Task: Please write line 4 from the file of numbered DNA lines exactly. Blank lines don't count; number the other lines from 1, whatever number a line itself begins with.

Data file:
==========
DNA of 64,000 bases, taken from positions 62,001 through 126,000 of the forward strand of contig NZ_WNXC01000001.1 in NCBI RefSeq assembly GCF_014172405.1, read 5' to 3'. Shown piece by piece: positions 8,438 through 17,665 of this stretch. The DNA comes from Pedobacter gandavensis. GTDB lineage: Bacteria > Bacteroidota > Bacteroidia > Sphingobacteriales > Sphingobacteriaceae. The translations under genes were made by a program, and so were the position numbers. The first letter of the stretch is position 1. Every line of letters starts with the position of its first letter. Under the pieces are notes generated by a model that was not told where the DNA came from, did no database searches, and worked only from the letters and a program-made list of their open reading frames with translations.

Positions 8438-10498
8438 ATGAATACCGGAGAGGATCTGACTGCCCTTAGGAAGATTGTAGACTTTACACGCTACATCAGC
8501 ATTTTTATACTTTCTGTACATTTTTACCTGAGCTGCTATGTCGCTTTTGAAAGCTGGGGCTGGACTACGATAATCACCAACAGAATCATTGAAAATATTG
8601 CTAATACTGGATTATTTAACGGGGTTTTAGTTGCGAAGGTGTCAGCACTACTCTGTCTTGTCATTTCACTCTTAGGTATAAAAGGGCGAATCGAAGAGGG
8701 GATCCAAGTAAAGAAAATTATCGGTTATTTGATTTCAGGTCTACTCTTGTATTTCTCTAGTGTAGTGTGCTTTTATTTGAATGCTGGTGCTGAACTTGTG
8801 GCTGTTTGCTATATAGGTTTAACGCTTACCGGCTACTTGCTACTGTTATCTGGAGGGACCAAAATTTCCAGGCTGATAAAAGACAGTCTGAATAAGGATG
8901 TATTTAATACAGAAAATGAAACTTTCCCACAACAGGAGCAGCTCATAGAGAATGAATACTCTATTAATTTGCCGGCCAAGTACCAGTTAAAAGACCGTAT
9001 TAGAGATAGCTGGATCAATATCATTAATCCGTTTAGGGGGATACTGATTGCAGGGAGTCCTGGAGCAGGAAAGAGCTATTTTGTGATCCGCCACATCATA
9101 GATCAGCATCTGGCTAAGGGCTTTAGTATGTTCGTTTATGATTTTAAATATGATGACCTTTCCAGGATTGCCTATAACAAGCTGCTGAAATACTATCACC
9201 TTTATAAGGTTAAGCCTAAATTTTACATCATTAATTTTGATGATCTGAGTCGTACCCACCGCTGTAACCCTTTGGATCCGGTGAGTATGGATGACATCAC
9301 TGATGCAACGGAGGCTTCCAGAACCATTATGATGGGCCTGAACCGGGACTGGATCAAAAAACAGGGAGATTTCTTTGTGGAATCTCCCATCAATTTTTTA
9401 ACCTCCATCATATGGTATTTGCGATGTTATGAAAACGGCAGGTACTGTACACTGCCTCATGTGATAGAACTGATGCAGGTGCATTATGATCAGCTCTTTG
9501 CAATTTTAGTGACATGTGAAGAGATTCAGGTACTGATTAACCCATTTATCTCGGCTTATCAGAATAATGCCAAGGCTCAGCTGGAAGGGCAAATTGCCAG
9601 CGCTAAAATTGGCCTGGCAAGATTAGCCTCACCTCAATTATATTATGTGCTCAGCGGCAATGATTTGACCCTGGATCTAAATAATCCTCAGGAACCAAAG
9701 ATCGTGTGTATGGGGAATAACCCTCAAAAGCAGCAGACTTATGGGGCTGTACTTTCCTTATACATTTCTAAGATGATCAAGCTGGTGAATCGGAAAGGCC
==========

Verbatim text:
8501 ATTTTTATACTTTCTGTACATTTTTACCTGAGCTGCTATGTCGCTTTTGAAAGCTGGGGCTGGACTACGATAATCACCAACAGAATCATTGAAAATATTG